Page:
Dog Sniffs out Superbug C-difficile in Canadian Hospital

by | Last updated Dec 7, 2023 | Published on Jan 16, 2017 | Healthcare News

Dog Sniffs Out
Share this:

A notorious superbug, Clostridium difficile or C-diff affects about half a million people in America every year. This hospital acquired infection (HAC) can range from mild to life-threatening, and is costly and challenging to treat and manage. As experienced coders in a medical billing and coding companies know, proper reimbursement depends on diagnosing, documenting, treating, and coding superbug infections correctly and as early as possible.

Physicians in a Canadian hospital now have a canine assistant to help them identify c-diffcile. The Guardian recently reported on this two-year-old English springer spaniel called Angus that is specially trained to sniff out C difficile in hospitalized patients. The dog has been roped in to work with Vancouver Coastal Health, the health authority that oversees the city’s general hospital. Hospitals generally use ultraviolet light to find the bacteria, but Angus can do the job more quickly and efficiently.

The dog was trained using cotton swabs with the scent of C difficile which researchers isolated from the bug. After he moves through the room and detects the bacteria, an ultraviolet light enabled robot is used to clean the area and disinfect 99.9% of the C difficile spores.

C. difficile infections have become more frequent, life-threatening, and challenging to treat in recent years. Symptoms include diarrhea several times a day, fever, abdominal pain, loss of appetite, blood or pus in the stool, and weight loss. According to a study published in the American Journal of Infection Control, c. diff was responsible for an increase in hospital costs of about 40 percent per case. The study found that costs were even higher for patients who contracted renal impairment, immunocompromised status, and concomitant antibiotic exposure.

With high costs and risk factors for contamination, it is critical that superbug infections are correctly identified, coded, and tracked on a nationwide basis. ICD10monitor reports that the nuances of coding bacterial infections related to antibiotic-resistant superbugs can have a significant impact on hospital revenue streams. Effective Oct. 1, 2016, the 2017 updates include codes for c. diff and Methicillin-resistant Staphylococcus aureus (MRSA) as HACs.

The 2017 ICD-10-CM diagnosis code for Enterocolitis due to clostridium difficile is A04.7. This is the billable/specific ICD-10-CM code that can be used to indicate a diagnosis for reimbursement purposes. It is applicable to:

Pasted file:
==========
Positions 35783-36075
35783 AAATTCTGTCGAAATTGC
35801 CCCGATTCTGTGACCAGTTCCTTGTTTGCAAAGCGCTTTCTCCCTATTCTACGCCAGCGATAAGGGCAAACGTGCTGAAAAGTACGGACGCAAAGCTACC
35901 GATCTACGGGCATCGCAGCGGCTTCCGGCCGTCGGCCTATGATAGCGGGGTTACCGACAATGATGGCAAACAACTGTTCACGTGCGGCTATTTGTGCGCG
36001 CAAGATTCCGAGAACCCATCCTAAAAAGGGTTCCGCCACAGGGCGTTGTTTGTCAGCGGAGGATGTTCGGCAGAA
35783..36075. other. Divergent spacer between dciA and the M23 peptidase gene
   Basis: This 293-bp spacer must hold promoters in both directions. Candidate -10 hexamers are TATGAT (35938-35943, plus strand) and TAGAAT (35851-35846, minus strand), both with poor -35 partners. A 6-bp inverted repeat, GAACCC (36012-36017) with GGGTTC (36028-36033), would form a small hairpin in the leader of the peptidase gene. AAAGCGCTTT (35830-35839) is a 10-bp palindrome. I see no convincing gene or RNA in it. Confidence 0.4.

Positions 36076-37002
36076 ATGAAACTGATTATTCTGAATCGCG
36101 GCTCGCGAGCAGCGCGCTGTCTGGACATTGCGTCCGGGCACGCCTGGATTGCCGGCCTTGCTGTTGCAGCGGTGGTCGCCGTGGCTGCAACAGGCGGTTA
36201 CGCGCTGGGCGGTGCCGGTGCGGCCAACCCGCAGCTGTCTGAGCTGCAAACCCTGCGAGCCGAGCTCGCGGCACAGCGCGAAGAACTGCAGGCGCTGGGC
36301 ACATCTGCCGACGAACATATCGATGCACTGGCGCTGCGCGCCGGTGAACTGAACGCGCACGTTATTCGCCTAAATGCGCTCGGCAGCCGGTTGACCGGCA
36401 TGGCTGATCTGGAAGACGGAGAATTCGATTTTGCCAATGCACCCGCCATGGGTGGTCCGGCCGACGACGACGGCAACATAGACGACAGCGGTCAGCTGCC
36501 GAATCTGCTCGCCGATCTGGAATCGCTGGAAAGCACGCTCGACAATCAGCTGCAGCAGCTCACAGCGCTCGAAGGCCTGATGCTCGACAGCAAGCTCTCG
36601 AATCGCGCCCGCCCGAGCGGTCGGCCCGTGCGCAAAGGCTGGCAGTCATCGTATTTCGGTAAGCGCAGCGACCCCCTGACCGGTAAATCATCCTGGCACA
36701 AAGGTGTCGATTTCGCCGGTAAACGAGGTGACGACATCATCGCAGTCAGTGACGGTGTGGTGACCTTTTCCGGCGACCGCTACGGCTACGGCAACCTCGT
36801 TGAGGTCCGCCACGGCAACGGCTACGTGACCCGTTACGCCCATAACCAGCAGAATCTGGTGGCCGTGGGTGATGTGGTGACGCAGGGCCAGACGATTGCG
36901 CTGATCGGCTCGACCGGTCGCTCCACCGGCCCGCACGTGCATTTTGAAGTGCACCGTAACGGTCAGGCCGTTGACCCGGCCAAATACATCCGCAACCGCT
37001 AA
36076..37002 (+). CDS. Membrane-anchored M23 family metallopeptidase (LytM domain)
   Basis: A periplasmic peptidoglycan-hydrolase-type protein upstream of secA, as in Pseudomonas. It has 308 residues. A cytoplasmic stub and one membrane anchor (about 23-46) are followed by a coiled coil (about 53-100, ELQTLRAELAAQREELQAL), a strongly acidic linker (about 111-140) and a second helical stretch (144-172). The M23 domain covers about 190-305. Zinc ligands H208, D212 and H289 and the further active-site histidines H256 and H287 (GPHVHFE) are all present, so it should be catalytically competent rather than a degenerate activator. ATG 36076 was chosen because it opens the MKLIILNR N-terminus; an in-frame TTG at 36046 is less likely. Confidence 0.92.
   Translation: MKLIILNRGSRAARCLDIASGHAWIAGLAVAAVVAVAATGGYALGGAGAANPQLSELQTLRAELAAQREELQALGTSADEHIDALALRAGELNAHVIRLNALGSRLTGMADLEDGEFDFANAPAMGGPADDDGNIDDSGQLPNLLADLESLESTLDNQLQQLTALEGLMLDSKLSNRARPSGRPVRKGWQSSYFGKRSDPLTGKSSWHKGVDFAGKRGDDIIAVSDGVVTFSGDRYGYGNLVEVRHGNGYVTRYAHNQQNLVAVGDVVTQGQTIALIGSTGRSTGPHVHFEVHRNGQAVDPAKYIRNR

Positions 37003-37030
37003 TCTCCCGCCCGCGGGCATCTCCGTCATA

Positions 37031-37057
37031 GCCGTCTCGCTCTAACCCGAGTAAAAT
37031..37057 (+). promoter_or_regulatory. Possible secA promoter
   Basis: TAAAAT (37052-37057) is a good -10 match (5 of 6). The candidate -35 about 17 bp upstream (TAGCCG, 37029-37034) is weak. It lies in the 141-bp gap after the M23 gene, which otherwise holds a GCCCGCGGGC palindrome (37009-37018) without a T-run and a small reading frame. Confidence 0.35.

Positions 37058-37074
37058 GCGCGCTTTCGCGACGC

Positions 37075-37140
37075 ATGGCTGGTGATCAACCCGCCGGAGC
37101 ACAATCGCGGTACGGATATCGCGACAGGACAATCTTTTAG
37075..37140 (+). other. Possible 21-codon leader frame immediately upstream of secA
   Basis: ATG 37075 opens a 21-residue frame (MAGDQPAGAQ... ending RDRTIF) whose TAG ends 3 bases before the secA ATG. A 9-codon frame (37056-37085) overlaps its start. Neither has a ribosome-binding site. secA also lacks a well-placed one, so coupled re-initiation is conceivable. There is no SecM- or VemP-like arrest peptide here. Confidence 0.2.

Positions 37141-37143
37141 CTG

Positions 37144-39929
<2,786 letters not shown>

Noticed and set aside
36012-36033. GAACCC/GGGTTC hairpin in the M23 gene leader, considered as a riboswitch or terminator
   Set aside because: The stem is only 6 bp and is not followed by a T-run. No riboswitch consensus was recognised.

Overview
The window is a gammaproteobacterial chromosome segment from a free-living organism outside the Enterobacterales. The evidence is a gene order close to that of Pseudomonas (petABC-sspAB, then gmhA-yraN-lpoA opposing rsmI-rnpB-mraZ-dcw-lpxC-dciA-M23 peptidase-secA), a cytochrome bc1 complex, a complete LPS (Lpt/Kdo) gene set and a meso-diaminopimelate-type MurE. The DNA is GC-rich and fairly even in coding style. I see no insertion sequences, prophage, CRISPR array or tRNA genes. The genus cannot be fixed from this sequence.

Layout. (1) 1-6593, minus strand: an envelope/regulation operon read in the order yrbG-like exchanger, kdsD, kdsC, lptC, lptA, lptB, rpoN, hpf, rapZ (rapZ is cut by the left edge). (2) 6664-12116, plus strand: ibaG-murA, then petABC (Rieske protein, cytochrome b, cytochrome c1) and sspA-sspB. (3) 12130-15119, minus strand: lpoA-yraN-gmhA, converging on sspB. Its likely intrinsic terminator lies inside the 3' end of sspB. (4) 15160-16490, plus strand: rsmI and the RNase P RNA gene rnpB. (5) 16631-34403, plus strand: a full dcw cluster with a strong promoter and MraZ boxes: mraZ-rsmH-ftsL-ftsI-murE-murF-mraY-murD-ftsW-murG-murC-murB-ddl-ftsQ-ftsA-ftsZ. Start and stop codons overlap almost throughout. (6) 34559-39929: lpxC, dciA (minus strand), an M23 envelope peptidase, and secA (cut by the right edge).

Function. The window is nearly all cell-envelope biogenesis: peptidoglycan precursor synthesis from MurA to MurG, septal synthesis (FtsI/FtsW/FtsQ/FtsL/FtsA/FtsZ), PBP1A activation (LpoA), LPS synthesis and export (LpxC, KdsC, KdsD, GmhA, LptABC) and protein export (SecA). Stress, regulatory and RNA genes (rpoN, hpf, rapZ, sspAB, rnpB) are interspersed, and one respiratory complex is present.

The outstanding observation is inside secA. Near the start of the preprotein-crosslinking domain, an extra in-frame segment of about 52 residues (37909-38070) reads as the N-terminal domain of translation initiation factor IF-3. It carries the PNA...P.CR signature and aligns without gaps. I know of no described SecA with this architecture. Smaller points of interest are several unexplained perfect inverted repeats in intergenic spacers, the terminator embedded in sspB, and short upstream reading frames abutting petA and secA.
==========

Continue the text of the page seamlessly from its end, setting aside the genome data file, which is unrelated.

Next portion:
• Foodborne intoxication by Clostridium difficile
  • Pseudomembraneous colitis

Terms related to clostridium difficile include: colitis, diarrehea, enteritis, enterocolitis, clostridium NEC and Megacolon (acquired) (functional).

ICD-10 also has codes for 22 different types of medication and codes for resistance to medication which makes patient cases more difficult and costly to treat. Though the medication resistance codes do not impact the diagnosis-related group (DRG), they are usually high-revenue cases with long lengths of stays. Z codes are resistance codes.

To code correctly, c.diff Foundation recommends the following steps:

  • Identifying the infection/type of bacteria
  • Assigning a Z code to depict the resistance
  • Assigning an appropriate code if the patient has been taking a lot of antibiotics

Experienced coders in a reliable medical billing and coding company assign the codes for superbug infections only after thoroughly reviewing all supporting documentation including culture reports, physician progress notes, medication administration records, and any other ancillary testing used to identify and code resistance.

Angus’ unique ability has attracted global attention, with healthcare providers hoping that this will open the doors to controlling the superbug crisis. And it’s not the first time that a dog has lived up to its reputation as man’s best friend. In July last year, researchers found that dogs can sniff out diabetes.

Rajeev Rajagopal

Rajeev Rajagopal, the President of OSI, has a wealth of experience as a healthcare business consultant in the United States. He has a keen understanding of current medical billing and coding standards.

More from This Author